If all goes as planned, a group of U.S. university students will have placed a satellite powered exclusively by water, into orbit around the moon in just over a year.
The Cornell University team CisLunar Explorers (cislunar means "between Earth and the moon") and their eponymously named satellite - actually two adjoining satellites - are taking part in a NASA program called the Cube Quest Challenge.
The challenge is simple: design, build and deliver "flight-qualified, small satellites capable of advanced operations near and beyond the moon."
Nothing to it, right? Evidently not, because there are 10 teams that are competing in the challenge with names like "Cubequestador" and "Eagles Quest."
But the CisLunar Explorer satellites are unique because the only form of propulsion on board these these two small (30 centimeters or so) L-shaped craft is water.
The idea is the brainchild of Mason Peck who works at Cornell University but used to be NASA's chief technologist. He has always wanted to figure out a way to get beyond rockets as a way to push our spacecraft beyond earth.
“A lot of the mass we send into orbit these days is in the form of rockets – the only way we get anything into space,” he said in a Cornell press release. “But what if we could use what’s already there? If we could do that, if we could refuel spacecraft while they’re already in space..."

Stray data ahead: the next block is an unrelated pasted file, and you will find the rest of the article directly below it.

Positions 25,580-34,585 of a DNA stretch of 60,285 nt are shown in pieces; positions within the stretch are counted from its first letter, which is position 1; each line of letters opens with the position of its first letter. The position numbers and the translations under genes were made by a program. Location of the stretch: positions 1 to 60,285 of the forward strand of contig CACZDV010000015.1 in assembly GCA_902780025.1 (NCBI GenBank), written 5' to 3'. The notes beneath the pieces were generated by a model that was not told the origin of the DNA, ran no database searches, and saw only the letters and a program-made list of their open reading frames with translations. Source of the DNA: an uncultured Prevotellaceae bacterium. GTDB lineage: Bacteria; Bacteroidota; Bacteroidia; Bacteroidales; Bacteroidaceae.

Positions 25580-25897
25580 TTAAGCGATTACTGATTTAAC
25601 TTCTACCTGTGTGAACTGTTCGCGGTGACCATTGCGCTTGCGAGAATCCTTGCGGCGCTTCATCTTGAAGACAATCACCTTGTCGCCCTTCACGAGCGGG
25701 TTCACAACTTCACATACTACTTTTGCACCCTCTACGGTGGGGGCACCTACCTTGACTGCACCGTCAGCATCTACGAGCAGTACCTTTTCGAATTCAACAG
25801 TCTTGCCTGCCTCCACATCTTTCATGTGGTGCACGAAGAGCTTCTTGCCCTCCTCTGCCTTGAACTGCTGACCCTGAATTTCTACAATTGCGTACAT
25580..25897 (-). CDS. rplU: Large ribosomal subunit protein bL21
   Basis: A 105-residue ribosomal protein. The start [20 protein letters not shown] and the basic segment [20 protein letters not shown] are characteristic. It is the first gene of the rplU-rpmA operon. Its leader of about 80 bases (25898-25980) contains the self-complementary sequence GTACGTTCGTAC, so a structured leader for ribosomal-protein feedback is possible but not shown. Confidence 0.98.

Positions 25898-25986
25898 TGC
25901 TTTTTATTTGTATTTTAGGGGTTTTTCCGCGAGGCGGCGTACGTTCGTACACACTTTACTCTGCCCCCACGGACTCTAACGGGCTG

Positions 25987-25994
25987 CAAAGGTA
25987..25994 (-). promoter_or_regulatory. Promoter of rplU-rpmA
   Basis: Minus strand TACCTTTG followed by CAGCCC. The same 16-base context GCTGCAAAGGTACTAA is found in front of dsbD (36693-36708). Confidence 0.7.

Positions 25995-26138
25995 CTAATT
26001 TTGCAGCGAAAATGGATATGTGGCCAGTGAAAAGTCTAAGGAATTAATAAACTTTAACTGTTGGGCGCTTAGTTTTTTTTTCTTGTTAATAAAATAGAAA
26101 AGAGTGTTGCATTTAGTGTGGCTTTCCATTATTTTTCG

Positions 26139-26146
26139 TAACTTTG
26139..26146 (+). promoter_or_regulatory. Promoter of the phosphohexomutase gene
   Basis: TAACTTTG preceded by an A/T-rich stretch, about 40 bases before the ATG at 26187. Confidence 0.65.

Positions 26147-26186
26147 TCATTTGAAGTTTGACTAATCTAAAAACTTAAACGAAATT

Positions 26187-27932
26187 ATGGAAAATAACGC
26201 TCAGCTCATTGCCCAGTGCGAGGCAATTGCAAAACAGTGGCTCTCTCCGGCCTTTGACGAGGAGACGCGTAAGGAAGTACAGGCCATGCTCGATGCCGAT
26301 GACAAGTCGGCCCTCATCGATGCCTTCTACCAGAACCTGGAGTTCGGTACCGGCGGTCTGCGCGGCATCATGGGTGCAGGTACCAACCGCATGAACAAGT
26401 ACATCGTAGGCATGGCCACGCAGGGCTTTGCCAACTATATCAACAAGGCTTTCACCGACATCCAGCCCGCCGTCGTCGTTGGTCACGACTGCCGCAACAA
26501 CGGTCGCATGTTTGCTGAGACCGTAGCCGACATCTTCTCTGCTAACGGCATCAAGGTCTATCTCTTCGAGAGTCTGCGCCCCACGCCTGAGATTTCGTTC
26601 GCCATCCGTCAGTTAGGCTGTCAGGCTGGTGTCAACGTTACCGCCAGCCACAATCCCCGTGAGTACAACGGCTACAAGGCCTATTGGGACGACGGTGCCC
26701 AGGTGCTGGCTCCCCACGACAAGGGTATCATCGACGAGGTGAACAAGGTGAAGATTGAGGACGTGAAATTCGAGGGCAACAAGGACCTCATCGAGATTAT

Here's how it works: The craft is two connected satellites that will gradually separate from each other, both shaped like the English letter "L." Water is stored in the lower part of the L . Energy from the sun will electrolyze the water into its two parts, hydrogen and oxygen. Put the hydrogen, oxygen and a spark together and you get a bang that provides thrust, with water as the only by-product.
And it turns out water is pretty plentiful out in space. Icy comets are full of it, and NASA is currently in the process of looking for it on a number of rocky near-earth asteroids. The newest theories suggest that most of the water on our planet may have come from asteroids or comets when the ancient Earth was being bombarded with space junk in its formative years.
Another cool thing about the CisLunar Explorer is how the team is teaching it to navigate its way through space.
The idea is to copy how ancient mariners used the moon, sun and stars to fix their position on the oceans.
Once the twin satellite halves separate after launch they will spin around each other on their way to the moon to keep them from going off course. They will be equipped with cameras and be constantly taking pictures of the sun, Earth and the moon, and comparing their positions and their size.
Based on where the sun, moon and Earth are at any given moment, the CisLunar Explorers will do the math to figure out their position.
"‘Okay, I must be here, because these bodies look like this,’” is how Cornell engineer Kyle Doyle explains it. “It’s very much like ancient explorers using the sun and moon to navigate."
And the Winner is?
Of the 10 teams competing, the top three winners will hitch a ride on board NASA's space launch system in early 2018. The competition is in four stages and the Cornell team has been in the top three in stages one and two. The winners of this third stage will be announced in about a month, and the final three winners will be announced in early 2017.